"That said property so returned and assessed by the county assessor of Payne county, Okla., was a part of the machinery, appliances and equipment used exclusively by the said plaintiff in the producing of crude petroleum and caring for the same, and the same was exempt and is exempt by law for the years 1917 and 1918 from such assessment and levy for the reason that the said plaintiff has paid the gross production tax as required by the laws of the state of Oklahoma."
¶3 Section 9814, Comp. Stat. 1921, which provides for gross production tax on oil tanks, contains the following provision:
"The payment of taxes herein imposed shall be in full and in lieu of all taxes by the state, counties, cities, towns, townships, school districts and other municipalities upon any property rights attached to or inherent in the right to said minerals, upon leases for the mining of asphalt and ores bearing lead, zinc, jack, gold, silver or copper or for petroleum or other crude oil or other mineral oil or for natural gas upon the mining rights and privileges for the minerals aforesaid belonging or appertaining to land, upon the machinery, appliances and equipment used in and around any well producing petroleum or other crude or mineral oil or natural gas, or any mine producing asphalt, or any of the mineral ores aforesaid and actually used in the operation of such well or mine. * * *"
¶4 In the case of Re Gross Production Tax of Wolverine Oil Co., 53 Okla. 24, 154 P. 362, the court said:
"The equipment and machinery owned by the producer, and which is an indispensable agency in the discovery and production of the commodity, forms a part of the property out of which the production arises. Without it production is impossible."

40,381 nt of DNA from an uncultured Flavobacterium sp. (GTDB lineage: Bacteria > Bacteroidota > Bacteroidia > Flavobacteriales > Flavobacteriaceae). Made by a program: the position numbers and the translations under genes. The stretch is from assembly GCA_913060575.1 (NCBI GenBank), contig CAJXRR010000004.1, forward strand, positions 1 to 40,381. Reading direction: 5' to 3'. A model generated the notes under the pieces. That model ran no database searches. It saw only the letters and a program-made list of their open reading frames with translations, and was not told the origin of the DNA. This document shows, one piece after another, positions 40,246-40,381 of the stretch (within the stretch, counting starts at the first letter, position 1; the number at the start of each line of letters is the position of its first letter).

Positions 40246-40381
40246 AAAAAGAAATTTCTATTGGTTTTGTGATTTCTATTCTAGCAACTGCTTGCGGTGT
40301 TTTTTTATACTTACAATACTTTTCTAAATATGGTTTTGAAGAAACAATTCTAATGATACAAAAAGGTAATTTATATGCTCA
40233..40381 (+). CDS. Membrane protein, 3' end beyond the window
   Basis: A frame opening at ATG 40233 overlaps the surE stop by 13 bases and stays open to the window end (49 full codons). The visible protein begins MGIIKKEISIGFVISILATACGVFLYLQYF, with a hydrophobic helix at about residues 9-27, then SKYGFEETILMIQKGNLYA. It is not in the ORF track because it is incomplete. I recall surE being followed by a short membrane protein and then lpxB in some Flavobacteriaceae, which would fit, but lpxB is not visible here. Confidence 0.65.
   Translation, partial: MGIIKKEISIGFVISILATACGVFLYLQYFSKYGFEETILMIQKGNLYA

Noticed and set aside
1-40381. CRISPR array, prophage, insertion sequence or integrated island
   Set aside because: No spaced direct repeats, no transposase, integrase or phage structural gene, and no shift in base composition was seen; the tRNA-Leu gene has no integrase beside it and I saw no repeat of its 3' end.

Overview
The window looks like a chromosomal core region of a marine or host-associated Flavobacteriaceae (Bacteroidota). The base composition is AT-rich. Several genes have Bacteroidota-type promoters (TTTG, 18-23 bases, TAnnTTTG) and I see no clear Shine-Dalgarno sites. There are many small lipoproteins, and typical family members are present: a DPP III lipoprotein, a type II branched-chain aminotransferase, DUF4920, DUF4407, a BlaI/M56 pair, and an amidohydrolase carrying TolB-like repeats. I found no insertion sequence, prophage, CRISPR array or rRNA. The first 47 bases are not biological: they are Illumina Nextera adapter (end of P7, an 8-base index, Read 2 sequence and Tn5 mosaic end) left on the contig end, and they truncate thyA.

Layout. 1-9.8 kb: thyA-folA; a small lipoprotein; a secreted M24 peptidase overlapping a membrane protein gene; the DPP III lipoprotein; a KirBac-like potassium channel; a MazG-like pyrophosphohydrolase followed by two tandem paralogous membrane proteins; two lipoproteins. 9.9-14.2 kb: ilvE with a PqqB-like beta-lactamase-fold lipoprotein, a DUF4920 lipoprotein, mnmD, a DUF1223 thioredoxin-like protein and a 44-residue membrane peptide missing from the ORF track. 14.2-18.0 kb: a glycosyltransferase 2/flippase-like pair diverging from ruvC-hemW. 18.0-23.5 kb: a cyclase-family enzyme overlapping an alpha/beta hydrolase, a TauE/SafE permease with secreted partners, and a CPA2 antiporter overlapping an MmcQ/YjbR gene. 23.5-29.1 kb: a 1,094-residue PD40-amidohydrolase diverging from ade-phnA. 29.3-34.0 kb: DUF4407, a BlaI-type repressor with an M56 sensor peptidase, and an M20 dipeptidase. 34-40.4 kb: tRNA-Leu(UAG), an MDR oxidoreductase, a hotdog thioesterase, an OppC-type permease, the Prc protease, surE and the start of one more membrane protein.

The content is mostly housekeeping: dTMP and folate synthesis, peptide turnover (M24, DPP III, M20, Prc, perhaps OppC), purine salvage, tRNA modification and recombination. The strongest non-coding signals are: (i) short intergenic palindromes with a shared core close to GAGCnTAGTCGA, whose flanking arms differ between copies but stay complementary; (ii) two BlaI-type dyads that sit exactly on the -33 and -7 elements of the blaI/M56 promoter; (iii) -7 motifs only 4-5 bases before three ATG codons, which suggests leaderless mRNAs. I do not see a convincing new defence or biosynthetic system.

¶5 Conceding that the evidence fully sustains the finding of the trial court, that these steel tanks and pipe line were used exclusively by the plaintiff in producing and caring for the crude petroleum, we are of the opinion that the findings of the trial court and the testimony incorporated in the record do not show that these tanks were used in the operation of the oil wells, or that they were used in and around producing wells. As we have heretofore stated, there were small receiving tanks in and around the producing wells which were actually used in the operation of such wells; but after it was received in these small tanks, it was conveyed to the steel tanks which are the subject of this controversy to be cared for until it could be marketed. We do not think it was intended by the Legislature to exempt groin the ad valorem tax property of this kind, and think that such property cannot be considered as coming within the provisions of the statute, which requires the property to be used in and around the producing wells, and to be used in the operation of such wells.
¶6 We are of the opinion that the steel tanks and pipe line leading thereto were subject to the ad valorem tax and were properly placed on the tax roll.
¶7 Judgment of the trial court is reversed, and cause remanded, with directions to enter judgment against the plaintiff, C. B. Shaffer.